I joined the workforce slightly over two decades ago. At that time, what made us stand out was that we had gone through a different education system.
I recall older colleagues often referring to us as Hawa watu wa 8-4-4. Soon after, we were in management, and as young leaders, we started being profiled for having gone through a different education system.
Needless to say, our schooling then trained us almost in a similar way to those who came before us and who went through National Youth Service pre-university training programme. As time progressed, the workplace had the majority from the 8-4-4 education system introduced in the mid-80s.
The system thus stopped being a way of differentiating new entrants into the workforce. Today, over 90 percent of those in our workplaces are from the 8-4-4 system. An education system may not be the best way to differentiate one generation from another. The 8-4-4 mode already has three unique generations. Generation X, the Millennials, and Gen Z. It seems that generation Alpha and those after them will be in the new CBC education system.
The majority of those in the workplace today are Millennials, who were born between 1981 and 1996. They have been at the centre of technology adoption in the workplace. Those born after the millennials from the mid-to-late 1990s to early 2000s are now joining the workforce.
This unique generation that has grown up in the information and digital age seems to be presenting both opportunities and challenges in the workplace. Referred to as Generation Z, Gen-Z, iGen, centennials, or the Zoomers, this generation will soon also become the largest consumers.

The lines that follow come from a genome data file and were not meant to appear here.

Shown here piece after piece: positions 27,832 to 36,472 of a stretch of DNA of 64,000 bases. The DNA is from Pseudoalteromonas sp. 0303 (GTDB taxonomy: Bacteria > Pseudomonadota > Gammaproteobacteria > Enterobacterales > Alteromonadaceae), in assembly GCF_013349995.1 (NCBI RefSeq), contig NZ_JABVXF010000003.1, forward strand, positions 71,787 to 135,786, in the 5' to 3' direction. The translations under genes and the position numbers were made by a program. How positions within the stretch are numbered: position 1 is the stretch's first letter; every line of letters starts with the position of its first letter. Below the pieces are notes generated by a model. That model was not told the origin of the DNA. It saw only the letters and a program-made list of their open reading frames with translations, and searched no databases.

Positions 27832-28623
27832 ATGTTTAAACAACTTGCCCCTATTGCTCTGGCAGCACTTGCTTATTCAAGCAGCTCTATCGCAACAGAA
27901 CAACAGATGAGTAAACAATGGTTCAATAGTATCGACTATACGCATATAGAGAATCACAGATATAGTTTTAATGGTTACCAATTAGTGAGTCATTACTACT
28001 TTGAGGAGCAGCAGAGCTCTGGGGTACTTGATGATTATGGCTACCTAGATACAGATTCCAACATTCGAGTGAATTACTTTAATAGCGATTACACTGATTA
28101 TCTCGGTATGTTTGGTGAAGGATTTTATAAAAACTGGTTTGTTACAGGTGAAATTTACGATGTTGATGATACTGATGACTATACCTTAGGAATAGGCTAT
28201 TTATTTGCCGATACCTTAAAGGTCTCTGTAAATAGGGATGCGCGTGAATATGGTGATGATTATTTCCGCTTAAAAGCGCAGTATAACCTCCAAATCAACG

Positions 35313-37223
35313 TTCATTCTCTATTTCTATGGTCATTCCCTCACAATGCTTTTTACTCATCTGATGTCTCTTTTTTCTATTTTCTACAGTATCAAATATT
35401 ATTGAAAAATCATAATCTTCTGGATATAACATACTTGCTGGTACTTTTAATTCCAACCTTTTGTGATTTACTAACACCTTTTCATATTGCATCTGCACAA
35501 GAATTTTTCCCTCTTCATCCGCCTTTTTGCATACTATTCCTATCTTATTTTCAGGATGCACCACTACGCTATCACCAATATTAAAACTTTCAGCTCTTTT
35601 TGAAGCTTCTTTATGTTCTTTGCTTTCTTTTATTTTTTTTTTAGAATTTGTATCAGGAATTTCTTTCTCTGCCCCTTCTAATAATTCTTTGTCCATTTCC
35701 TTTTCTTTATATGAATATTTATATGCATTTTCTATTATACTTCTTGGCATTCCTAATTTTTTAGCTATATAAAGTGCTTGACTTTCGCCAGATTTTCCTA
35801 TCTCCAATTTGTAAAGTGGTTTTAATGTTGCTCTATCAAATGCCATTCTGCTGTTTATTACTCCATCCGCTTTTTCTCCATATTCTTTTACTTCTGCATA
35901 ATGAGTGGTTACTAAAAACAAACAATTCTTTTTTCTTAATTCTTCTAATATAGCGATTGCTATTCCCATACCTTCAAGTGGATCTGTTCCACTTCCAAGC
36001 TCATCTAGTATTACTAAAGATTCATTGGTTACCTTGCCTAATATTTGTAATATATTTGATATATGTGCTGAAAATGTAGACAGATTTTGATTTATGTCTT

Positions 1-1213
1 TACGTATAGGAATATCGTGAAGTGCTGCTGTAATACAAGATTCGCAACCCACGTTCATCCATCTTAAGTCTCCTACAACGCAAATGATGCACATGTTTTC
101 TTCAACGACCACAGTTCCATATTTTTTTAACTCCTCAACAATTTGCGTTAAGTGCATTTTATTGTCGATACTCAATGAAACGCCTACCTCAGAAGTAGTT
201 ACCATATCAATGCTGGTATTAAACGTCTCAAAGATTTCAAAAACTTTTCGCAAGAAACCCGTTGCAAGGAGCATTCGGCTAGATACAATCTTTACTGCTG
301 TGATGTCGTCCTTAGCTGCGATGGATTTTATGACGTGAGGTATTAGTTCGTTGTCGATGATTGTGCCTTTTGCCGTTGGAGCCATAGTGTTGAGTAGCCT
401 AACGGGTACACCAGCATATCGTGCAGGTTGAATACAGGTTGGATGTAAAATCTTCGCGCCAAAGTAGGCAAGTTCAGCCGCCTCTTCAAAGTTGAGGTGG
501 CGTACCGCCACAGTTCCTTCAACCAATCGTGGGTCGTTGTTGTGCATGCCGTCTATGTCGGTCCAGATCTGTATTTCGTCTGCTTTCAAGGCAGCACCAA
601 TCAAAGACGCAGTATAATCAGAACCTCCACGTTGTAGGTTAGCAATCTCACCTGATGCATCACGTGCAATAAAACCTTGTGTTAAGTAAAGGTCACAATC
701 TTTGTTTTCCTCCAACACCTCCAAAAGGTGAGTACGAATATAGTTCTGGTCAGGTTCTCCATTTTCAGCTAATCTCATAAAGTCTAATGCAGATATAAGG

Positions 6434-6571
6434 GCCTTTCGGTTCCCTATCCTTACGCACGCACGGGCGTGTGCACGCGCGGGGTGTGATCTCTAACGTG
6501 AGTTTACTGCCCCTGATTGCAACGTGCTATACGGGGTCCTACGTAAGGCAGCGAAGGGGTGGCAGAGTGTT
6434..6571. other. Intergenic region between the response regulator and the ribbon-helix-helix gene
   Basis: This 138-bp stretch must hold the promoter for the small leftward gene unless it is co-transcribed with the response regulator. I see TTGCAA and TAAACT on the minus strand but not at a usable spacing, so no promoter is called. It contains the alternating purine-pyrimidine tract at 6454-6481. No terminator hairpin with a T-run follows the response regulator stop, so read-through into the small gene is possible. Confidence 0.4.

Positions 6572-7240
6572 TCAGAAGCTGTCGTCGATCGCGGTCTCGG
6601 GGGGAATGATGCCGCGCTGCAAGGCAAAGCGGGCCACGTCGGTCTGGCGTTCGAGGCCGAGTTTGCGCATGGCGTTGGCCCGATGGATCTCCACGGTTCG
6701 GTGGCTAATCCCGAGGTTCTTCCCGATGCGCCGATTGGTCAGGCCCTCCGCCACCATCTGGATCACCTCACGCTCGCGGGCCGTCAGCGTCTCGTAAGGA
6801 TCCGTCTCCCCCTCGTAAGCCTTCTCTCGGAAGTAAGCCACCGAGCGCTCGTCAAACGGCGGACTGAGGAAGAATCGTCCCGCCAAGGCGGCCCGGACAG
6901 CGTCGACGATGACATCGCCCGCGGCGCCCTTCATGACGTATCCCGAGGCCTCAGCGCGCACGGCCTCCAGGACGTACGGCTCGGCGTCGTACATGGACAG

At the work, Gen-Xs, who are the parents of Gen-Zs, are exiting as millennials take over. At home, most Gen-Zs have grown up in smaller families, with the internet and the smartphone, and with minimum responsibilities compared to their parents.
Zoomers like to communicate through social media and texts. They seem to spend a considerably longer periods of time on their smartphones. Their parents have also provided them with the best education possible, so most of the Zoomers are learned.
At work, most Gen-Zs are seen as being different. They are a more competitive generation than those before them. According to a Deloitte Research Report titled Welcome Gen-Z, Zoomers are said to prefer certain industries, especially those that they interact with in their personal lives.
The report further says that Zoomers will remain loyal to a company if it offers entrepreneurial opportunities, and in terms of working styles, Zoomers prefer individual tasks over team-based activities and value physical connection. The report that Zoomers are keener on ethics, practices, and social impact and embrace diversity.
They are not quick to rush for MBAs as they evaluate the cost-benefit and seek other learning chances to enhance their skills. Salary seems not to be the number one factor in deciding on a job for Gen-Z. They want interesting jobs, and they are also concerned about how their organisations are contributing to solving global challenges such as hunger.
To win the hearts of Zoomers, smart firms have no option but to seek to understand them, and their needs, and provide an inviting workplace. What is your business doing to prepare for the Zoomers?
Dr Lucy Kiruthu is a Management Consultant and Trainer. Connect via Twitter @KiruthuLucy